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Arrived in Britain:
Place of Birth:
Lillian Heyman, nee Liselotte Rosl Lachmann, was born 1919 in Berlin. She left school at 16 to train as a window dresser and worked in the big department shop ‘Kaufhaus N. Israel’. Her future husband Ernst Heyman (Ernest Heyman) who had been in the UK since 1936 put an advertisement for a domestic position in the papers (which she reads out at the end of the interview). Lillian came to the UK in February 1939 on a domestic visa. She later found work as a window dresser. She now lives in London and has two children.
I remember clearly on the day Hitler was elected, I went to a birthday party of a non-Jewish friend from school. We listened to the news and heard, and I was terribly depressed and worried. I knew how my parents would feel. We realised that we’d have to do something, although one didn’t think of emigration at that time. We hoped it wouldn’t last for very long.
My husband decided he wanted to see Berlin again and we went by train through Holland. Where the East Germans came in it felt just like the Nazi period again: dogs outside, everything dim, towers where they overlooked the zone. Then arriving in West Berlin with bright lights- was extraordinary. I went to the first flat where we lived for fifteen years. I stood outside and desperately wanted to go in. A foreigner opened, a young woman, probably Turkish, I told her I used to live there as a child, so many years ago. She let us in. It did something to me; it helped me immensely, contrary to my expectations. It helped me.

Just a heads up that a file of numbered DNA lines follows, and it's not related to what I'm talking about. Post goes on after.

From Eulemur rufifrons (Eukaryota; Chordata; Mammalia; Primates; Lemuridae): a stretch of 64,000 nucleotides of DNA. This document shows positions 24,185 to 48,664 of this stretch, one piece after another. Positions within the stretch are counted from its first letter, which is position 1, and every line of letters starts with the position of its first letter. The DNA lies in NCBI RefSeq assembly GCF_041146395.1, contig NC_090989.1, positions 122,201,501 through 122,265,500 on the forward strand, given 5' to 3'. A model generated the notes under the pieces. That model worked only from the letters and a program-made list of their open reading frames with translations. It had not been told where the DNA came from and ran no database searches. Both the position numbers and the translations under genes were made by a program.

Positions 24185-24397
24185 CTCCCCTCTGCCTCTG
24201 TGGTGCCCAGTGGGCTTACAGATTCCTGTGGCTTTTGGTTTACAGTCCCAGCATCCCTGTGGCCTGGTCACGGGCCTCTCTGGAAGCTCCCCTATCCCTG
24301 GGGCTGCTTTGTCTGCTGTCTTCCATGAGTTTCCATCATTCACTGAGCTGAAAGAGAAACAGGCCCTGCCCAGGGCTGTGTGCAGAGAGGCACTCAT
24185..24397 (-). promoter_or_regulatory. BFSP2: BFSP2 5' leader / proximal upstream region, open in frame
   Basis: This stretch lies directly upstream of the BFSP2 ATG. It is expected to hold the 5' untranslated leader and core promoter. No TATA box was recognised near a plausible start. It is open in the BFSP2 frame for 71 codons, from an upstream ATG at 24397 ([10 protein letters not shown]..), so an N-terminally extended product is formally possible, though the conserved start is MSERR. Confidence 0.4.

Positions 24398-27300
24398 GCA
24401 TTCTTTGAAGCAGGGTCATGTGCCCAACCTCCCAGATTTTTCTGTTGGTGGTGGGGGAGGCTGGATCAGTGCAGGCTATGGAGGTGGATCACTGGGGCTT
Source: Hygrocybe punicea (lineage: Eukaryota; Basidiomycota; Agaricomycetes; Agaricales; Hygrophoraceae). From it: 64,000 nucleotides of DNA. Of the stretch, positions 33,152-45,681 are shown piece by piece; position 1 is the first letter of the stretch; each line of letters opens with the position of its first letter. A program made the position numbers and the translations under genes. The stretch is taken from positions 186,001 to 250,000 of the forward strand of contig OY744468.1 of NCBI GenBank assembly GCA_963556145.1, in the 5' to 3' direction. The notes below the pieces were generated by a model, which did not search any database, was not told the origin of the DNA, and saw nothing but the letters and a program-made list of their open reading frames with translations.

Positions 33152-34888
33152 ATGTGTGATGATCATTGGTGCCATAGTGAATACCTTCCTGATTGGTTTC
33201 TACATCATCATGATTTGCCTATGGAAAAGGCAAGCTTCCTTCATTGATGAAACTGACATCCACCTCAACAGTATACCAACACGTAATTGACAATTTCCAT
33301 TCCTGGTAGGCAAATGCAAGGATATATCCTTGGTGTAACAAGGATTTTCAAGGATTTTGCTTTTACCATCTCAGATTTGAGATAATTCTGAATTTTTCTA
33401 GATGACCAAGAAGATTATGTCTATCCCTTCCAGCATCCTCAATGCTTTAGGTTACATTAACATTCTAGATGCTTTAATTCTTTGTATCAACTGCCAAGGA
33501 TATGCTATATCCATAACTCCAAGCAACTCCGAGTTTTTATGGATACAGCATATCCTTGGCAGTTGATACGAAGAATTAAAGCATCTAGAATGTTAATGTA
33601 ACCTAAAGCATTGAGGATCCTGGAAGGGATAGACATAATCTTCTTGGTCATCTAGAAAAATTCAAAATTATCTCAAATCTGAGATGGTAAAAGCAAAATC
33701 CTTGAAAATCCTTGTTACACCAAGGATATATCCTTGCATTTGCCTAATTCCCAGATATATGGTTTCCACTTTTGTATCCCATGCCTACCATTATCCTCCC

We went to the synagogue for the High Holy Days, all dressed up, walking a long way to the Potsdamer Platz or Lindenstraße. Lindenstraße was our synagogue, but for the High Holy Days very often you had an overflow, and we were very fortunate to go to the philharmonic hall in Berlin, where accidentally, I was taken to a concert, a beautiful concert, when I was about twelve. We all went, the whole family went, and the soloist was a young boy, standing in front of the audience, in front of the large orchestra in shorts, and his name was Yehudi Menuhin which was very exciting. I was just about two or three years younger than he. My mother often went, my parents went. My mother loved the opera, and she took one of us along, and we went to my first opera. She took me along to Wagner’s Meistersinger von Nürnberg, which made a big impression on me. Ever since, I’ve been an opera lover.